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Diabetologia. 1998 Feb;41(2):193-200.

Effects of dietary cholesterol on plasma lipoproteins and their subclasses in IDDM patients.

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Department of Clinical and Experimental Medicine, Federico II University Medical School, Naples, Italy.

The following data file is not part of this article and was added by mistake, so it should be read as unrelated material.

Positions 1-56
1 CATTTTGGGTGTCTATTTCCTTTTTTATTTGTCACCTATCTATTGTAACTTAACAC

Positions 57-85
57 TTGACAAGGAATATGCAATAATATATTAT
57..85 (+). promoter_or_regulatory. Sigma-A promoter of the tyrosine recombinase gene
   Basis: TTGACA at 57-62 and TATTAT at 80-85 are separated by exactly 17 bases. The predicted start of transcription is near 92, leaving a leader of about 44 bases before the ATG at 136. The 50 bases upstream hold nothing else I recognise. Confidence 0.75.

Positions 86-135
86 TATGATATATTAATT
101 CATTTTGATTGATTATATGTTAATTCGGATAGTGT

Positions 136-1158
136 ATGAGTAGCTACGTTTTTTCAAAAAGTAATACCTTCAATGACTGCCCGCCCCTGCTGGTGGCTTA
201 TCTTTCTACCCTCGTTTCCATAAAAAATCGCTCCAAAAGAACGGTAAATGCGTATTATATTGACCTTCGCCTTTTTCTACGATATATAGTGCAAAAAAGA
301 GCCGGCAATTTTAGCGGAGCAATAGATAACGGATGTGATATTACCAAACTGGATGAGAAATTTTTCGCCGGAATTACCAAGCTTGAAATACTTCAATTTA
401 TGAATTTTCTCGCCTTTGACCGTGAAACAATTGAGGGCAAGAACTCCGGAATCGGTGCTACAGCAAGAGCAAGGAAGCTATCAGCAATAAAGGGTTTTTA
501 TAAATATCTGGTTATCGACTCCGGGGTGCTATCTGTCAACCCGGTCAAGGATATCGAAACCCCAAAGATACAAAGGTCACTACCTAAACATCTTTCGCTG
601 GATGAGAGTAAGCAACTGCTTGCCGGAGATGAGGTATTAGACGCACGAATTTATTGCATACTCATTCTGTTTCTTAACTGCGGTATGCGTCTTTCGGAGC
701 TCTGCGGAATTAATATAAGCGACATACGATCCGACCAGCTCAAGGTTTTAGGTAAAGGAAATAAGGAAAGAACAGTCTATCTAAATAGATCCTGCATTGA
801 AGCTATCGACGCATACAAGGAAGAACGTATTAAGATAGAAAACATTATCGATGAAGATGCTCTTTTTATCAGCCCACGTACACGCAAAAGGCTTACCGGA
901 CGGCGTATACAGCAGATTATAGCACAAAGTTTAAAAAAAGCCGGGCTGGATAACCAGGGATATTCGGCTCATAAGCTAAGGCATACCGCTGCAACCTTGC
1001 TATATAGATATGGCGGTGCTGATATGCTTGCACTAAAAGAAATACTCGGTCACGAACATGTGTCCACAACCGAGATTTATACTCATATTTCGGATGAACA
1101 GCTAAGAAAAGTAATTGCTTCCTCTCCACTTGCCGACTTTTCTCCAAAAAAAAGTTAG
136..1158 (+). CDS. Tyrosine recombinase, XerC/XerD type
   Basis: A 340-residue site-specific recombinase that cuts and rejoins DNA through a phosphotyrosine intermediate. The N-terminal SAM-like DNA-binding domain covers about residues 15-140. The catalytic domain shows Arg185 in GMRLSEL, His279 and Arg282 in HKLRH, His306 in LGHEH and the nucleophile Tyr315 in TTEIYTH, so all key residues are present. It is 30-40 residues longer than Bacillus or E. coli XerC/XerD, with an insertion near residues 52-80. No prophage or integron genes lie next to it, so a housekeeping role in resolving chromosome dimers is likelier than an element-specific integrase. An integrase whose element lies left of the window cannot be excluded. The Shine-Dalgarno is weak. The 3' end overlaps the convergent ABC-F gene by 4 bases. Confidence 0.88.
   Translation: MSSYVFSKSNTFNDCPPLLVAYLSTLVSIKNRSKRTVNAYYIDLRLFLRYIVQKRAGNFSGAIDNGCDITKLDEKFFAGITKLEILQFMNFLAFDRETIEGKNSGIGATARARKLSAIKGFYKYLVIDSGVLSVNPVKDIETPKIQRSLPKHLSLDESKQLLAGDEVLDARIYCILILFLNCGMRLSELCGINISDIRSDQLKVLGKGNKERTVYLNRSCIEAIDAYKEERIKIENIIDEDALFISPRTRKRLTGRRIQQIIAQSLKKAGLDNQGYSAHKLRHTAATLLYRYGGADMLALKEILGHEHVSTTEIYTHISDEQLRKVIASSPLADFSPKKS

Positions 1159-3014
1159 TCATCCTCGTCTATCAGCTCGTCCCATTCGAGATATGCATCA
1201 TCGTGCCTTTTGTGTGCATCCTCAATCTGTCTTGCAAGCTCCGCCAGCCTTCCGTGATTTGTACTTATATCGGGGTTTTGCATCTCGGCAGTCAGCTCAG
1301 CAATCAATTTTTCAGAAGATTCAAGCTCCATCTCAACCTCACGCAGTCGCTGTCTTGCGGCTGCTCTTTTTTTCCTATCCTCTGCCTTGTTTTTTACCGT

To compare the effects of dietary cholesterol supplementation in insulin-dependent diabetic (IDDM) patients and normal subjects, 10 male IDDM patients in good glycaemic control (HbA1c 7.3+/-0.9%) (mean+/-SD) and normal plasma lipid levels, and 11 control male subjects of similar age, body mass index and lipid plasma levels underwent a double blind, cross-over, sequential study. Cholesterol supplementation of 800 mg/day or placebo were given for consecutive periods of 3 weeks. The concentration of plasma total cholesterol increased significantly with the dietary cholesterol supplementation compared to placebo in IDDM patients by 6% (p < 0.05) and in control subjects by 9% (p < 0.05). No changes were observed in the concentration of plasma triglycerides in either group. The LDL cholesterol level increased by 12% (p < 0.01) in patients and by 7% (p < 0.05) in control subjects. In patients plasma HDL cholesterol concentration remained the same, while in control subjects it tended to increase after cholesterol supplementation (from 1.14+/-0.26 to 1.23+/-0.27 mmol/l, p = 0.06). During the cholesterol intake period the mean concentration of LDL1, LDL2 and LDL3 subclasses in patients showed a significant increase by 21.0 (p < 0.05), 20.4 (p < 0.001) and 11.1% (p < 0.05), respectively, resulting in an 18.0% increase in mean total LDL mass (p < 0.001) without major changes in LDL composition. In the control subjects the changes in the concentrations of LDL subclasses during cholesterol intake were less and not significant. In the IDDM patients the cholesterol intake did not affect the concentration or composition of HDL subclasses or total HDL mass. In contrast, in control subjects cholesterol intake increased the mean concentration of HDL2a by 12.2.% (p < 0.05) and this increase was significantly different if compared to changes obtained in the patients. In conclusion, compared to normal subjects, in IDDM patients, dietary cholesterol intake increased the LDL particle mass significantly and had no positive effect on HDL.

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